SHRC has since its inception taken a human rights-based approach to its work, drawing on and working through the PANEL principles of Participation, Accountability, Non-discrimination & Equality, Empowerment and Legality. SHRC has also been working on developing human rights-based indicators (in particular, aimed at encouraging the Scottish government to adopt human rights-based indicators within their National Performance Framework) which follow best practices from the OHCHR, namely indicators that explore Structure, Process and Outcomes. We felt that the OPERA framework brought together these different methods in a single framework. It offered us a way to present an accessible human rights analysis drawing on the policy and budgetary work that we were already doing.
How was OPERA useful? What concretely did it help you do?
OPERA was useful because it provided a means by which a very diverse group of participants, especially those from outside the human rights community, could approach economic and social issues from a more human rights-based analytical perspective. It also allowed people to begin to see the necessity of focusing on resources as well as policy—some of the structural drivers of economic and social rights deprivations —in terms of assessing rights realization.
But it took a lot of practice to pitch it so as to be most effective. In each workshop we did, we asked for specific feedback from participants. This helped the team try to improve the experience for the next workshop. The majority of participants across all four workshops found OPERA useful, though at times challenging.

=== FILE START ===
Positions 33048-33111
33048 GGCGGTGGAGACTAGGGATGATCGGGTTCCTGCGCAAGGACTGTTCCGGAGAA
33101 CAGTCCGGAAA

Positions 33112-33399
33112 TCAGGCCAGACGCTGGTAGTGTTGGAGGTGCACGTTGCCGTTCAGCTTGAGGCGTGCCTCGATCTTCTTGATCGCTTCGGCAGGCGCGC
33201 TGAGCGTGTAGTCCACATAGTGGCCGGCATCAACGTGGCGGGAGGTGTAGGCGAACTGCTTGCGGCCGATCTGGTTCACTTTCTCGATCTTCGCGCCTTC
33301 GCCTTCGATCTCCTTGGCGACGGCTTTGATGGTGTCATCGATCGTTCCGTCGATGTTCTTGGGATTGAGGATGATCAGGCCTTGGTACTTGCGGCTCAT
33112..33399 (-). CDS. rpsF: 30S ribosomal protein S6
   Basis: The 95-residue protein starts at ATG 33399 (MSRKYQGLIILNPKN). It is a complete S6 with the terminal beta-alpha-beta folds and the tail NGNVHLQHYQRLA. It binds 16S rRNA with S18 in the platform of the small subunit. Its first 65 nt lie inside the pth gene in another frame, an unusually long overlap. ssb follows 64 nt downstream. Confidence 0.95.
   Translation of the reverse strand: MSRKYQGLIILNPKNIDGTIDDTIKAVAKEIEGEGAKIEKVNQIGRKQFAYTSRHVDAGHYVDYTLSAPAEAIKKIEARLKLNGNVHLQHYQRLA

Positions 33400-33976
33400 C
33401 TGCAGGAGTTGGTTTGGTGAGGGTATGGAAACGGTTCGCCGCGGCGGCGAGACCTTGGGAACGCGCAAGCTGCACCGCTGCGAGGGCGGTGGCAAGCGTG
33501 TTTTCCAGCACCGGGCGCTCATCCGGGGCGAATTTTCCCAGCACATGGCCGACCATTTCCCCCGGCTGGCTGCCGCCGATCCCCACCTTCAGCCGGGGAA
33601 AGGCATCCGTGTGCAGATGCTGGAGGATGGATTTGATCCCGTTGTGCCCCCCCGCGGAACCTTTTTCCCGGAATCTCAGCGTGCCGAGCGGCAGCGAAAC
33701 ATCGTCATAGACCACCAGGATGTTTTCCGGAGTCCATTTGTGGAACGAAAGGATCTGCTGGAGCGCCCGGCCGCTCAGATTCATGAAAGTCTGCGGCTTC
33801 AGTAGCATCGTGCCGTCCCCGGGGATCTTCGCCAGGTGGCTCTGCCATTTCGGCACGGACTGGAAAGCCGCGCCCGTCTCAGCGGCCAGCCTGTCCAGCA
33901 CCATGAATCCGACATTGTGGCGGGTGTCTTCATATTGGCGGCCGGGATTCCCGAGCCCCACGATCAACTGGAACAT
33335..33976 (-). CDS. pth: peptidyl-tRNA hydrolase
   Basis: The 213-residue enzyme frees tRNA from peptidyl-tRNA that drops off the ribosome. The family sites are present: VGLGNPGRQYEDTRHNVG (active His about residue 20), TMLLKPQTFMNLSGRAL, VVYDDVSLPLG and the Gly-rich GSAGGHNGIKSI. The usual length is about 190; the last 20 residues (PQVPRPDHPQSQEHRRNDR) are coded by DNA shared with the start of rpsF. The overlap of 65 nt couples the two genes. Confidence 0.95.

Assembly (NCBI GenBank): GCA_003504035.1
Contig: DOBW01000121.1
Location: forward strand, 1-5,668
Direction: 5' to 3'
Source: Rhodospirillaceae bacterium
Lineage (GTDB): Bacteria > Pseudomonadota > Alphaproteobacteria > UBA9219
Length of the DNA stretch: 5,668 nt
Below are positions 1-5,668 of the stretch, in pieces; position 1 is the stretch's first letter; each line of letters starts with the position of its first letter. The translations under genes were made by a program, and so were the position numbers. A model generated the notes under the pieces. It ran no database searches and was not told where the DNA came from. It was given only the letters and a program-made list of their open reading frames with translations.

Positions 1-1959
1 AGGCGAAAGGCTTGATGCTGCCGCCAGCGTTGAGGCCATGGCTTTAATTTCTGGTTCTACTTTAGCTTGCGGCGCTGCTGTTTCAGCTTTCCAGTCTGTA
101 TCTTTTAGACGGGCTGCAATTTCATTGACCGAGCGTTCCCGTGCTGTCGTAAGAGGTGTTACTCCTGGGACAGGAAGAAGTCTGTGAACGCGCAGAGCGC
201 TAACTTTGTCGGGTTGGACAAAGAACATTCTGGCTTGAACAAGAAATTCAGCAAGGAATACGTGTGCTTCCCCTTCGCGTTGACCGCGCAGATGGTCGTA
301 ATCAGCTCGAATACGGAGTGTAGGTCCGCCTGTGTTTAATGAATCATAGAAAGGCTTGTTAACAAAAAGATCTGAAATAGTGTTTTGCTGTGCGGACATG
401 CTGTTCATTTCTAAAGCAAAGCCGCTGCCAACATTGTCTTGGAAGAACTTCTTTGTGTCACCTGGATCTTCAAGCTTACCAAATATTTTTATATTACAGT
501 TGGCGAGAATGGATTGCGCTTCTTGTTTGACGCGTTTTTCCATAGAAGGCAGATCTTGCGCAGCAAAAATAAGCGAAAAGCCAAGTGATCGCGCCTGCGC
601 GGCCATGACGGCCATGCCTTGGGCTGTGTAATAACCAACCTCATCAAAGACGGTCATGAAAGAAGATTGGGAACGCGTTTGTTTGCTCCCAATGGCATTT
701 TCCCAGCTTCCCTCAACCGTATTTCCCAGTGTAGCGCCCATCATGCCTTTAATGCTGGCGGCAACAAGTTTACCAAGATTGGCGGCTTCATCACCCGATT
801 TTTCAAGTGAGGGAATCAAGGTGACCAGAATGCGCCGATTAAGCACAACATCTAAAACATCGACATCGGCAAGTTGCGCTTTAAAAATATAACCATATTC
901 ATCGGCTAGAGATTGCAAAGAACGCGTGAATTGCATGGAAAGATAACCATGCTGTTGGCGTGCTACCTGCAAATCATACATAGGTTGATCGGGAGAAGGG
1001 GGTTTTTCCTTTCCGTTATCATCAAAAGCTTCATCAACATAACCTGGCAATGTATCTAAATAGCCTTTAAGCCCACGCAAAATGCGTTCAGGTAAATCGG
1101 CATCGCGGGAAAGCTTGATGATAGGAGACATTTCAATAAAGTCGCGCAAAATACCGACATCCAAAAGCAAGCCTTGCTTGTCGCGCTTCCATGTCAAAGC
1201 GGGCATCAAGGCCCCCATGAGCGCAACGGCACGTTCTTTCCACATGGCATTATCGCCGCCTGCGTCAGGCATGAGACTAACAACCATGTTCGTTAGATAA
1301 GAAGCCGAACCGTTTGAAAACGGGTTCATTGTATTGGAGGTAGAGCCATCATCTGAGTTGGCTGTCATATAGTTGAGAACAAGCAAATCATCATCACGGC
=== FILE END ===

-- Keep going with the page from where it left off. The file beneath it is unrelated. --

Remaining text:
From SHRC’s perspective it has also allowed our own thinking to develop as to how we could better explain and present some of the necessary human rights analysis to lay audiences. Previously the Commission’s focus had fallen more on policy.
The OPERA training provided an excellent presentation of how important resources are to the fulfillment of human rights and how to develop the tools to undertake human rights budget work.
Commission staff participated in additional OPERA training and a subsequent EU grant award has allowed the Commission to further develop our understanding (and that of key stakeholders) of the importance of human rights budget work. This has now become a specific program of work at the Commission and moving forward will support the use of OPERA in our own work.